Amoxapine has been detected in human breast milk. Because of the possibility for adverse reactions in nursing infants from amoxapine, a choice should be made whether to stop nursing or to stop use of this medication. The importance of the drug to the mother should be considered.

Amoxapine Usage

Take amoxapine exactly as prescribed.

Amoxapine comes in tablet form and is taken one or more times a day. Once an effective dose is obtained, a single dose at bedtime is recommended.

If you miss a dose, take the missed dose as soon as you remember. If it is almost time for the next dose, skip the missed dose and take your next dose at the regular time. Do not take two doses of amoxapine at the same time.

Amoxapine Dosage

Take this medication exactly as prescribed by your doctor. Follow the directions on your prescription label carefully.

The dose your doctor recommends may be based on the following:

  • the condition being treated
  • other medical conditions you have
  • other medications you are taking
  • how you respond to this medication
  • your age

The recommended dose range of amoxapine (Asendin) is 200 to 300 mg daily.

  • In general, lower dosages are recommended for elderly patients.

Some hospitalized patients who have been refractory to antidepressant therapy and who have no history of convulsive seizures may have doses given up to 600 mg daily in divided doses.

Amoxapine Overdose

If you take too much amoxapine, call your healthcare provider or local Poison Control Center, or seek emergency medical attention right away.

Other Requirements

  • Store amoxapine at 20-25°C (68-77°F).
  • Keep this and all medicines out of the reach of children.

Amoxapine FDA Warning

A small number of children, teenagers, and young adults (up to 24 years of age) who took antidepressants ('mood elevators') such as amoxapine during clinical studies became suicidal (thinking about harming or killing oneself or planning or trying to do so). Children, teenagers, and young adults who take antidepressants to treat depression or other mental illnesses may be more likely to become suicidal than children, teenagers, and young adults who do not take antidepressants to treat these conditions. However, experts are not sure about how great this risk is and how much it should be considered in deciding whether a child or teenager should take an antidepressant. Children younger than 18 years of age should not normally take amoxapine, but in some cases, a doctor may decide that amoxapine is the best medication to treat a child's condition.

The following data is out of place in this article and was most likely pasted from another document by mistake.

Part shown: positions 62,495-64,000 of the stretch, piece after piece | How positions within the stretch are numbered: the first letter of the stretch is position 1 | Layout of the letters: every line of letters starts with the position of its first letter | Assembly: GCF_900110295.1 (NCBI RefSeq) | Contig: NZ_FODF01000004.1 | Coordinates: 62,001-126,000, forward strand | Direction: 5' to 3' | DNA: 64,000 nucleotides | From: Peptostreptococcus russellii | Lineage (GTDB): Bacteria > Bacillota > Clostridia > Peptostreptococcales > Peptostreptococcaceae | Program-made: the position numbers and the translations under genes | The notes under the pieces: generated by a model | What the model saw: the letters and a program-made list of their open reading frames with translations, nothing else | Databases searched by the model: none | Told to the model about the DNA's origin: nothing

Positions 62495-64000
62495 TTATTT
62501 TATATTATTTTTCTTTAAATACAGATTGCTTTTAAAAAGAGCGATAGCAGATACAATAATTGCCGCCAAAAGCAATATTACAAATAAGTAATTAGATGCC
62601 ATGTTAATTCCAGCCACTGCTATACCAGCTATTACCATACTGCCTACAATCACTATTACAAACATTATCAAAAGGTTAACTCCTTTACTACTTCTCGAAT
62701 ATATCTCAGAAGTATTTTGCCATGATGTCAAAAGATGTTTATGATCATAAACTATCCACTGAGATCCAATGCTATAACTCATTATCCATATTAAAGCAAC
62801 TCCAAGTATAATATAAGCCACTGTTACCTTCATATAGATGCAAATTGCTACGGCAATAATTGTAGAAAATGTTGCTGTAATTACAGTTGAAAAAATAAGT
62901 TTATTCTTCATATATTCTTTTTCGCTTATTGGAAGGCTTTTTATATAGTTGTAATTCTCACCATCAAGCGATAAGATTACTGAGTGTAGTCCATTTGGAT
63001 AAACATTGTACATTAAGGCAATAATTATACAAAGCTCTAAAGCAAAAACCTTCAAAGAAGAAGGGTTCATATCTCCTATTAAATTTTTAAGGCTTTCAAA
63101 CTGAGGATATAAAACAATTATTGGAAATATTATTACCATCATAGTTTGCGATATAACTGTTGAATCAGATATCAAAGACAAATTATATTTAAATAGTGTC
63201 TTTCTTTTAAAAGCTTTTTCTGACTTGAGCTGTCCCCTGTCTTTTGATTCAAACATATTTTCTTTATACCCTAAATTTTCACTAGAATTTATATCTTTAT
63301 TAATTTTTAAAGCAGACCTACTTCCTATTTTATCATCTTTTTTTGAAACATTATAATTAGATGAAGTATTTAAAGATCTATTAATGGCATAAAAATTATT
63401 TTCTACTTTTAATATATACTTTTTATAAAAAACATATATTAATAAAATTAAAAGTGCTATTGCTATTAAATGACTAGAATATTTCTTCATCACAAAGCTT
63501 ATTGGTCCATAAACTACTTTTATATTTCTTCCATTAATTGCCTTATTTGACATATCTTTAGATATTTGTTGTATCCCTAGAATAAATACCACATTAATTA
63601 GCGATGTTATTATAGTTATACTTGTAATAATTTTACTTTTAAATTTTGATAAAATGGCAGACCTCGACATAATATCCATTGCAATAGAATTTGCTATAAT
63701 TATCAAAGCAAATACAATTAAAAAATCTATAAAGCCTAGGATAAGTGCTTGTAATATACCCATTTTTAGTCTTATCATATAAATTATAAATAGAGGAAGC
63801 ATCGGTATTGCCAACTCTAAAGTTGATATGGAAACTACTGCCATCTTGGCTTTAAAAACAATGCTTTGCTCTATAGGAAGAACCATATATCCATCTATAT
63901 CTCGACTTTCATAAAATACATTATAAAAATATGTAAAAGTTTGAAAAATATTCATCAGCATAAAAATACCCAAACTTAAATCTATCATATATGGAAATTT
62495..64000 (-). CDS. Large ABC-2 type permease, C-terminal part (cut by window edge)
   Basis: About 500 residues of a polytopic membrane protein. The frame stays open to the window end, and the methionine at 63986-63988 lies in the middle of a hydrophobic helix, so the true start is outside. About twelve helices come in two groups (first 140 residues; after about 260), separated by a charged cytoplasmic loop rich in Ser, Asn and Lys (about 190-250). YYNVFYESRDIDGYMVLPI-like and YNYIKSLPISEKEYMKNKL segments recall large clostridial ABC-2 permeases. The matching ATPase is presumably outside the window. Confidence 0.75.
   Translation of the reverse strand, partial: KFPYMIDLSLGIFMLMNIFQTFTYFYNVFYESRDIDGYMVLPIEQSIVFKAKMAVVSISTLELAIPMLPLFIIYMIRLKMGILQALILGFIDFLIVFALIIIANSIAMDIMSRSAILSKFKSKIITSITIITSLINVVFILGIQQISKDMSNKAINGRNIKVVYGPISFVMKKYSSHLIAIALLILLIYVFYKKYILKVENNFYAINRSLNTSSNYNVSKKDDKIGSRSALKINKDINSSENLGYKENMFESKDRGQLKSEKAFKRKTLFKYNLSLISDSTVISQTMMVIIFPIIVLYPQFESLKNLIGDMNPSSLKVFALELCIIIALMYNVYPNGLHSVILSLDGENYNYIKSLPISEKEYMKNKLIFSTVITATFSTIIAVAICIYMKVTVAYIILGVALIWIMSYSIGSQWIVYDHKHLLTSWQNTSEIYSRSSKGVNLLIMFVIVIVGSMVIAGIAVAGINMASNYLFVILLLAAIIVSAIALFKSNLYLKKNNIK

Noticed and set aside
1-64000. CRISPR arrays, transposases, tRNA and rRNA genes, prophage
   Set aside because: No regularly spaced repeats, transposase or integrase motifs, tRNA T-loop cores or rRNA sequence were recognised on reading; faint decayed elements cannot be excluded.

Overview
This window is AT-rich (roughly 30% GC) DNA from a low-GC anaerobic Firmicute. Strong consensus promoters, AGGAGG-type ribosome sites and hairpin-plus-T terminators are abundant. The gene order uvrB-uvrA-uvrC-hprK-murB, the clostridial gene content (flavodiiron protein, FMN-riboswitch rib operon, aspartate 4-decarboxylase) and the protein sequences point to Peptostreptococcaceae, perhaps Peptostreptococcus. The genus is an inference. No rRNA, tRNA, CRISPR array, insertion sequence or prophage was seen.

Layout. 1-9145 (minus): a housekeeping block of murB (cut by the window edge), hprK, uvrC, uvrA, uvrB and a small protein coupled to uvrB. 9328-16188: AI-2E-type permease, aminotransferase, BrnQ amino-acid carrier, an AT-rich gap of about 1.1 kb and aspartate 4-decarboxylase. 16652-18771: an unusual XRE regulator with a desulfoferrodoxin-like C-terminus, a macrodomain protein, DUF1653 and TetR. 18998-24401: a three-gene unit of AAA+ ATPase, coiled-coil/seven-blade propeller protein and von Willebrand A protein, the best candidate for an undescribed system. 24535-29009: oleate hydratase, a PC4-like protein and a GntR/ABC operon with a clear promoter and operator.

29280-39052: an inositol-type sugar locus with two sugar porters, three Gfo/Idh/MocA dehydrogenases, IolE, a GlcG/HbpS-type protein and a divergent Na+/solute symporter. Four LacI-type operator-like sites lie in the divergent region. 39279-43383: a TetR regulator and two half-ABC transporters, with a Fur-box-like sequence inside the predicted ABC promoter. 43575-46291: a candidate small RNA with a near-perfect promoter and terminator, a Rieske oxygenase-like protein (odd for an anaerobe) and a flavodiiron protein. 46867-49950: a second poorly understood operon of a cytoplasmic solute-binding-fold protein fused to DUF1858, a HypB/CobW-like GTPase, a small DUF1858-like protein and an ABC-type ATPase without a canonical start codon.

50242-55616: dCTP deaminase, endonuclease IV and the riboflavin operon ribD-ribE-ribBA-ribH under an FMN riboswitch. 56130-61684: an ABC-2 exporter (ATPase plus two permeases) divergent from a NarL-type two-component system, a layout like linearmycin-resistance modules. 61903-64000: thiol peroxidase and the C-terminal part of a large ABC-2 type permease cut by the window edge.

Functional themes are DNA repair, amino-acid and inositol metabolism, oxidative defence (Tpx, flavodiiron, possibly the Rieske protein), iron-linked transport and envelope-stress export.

You should know that your mental health may change in unexpected ways when you take amoxapine or other antidepressants even if you are an adult over age 24. You may become suicidal, especially at the beginning of your treatment and any time that your dose is increased or decreased. You, your family, or your caregiver should call your doctor right away if you experience any of the following symptoms: new or worsening depression; thinking about harming or killing yourself, or planning or trying to do so; extreme worry; agitation; panic attacks; difficulty falling asleep or staying asleep; aggressive behavior; irritability; acting without thinking; severe restlessness; and frenzied abnormal excitement. Be sure that your family or caregiver knows which symptoms may be serious so they can call the doctor when you are unable to seek treatment on your own.

Your healthcare provider will want to see you often while you are taking amoxapine, especially at the beginning of your treatment. Be sure to keep all appointments for office visits with your doctor.

The doctor or pharmacist will give you the manufacturer's patient information sheet (Medication Guide) when you begin treatment with amoxapine. Read the information carefully and ask your doctor or pharmacist if you have any questions.

No matter your age, before you take an antidepressant, you, your parent, or your caregiver should talk to your doctor about the risks and benefits of treating your condition with an antidepressant or with other treatments. You should also talk about the risks and benefits of not treating your condition. You should know that having depression or another mental illness greatly increases the risk that you will become suicidal. This risk is higher if you or anyone in your family has or has ever had bipolar disorder (mood that changes from depressed to abnormally excited) or mania (frenzied, abnormally excited mood) or has thought about or attempted suicide. Talk to your doctor about your condition, symptoms, and personal and family medical history. You and your doctor will decide what type of treatment is right for you.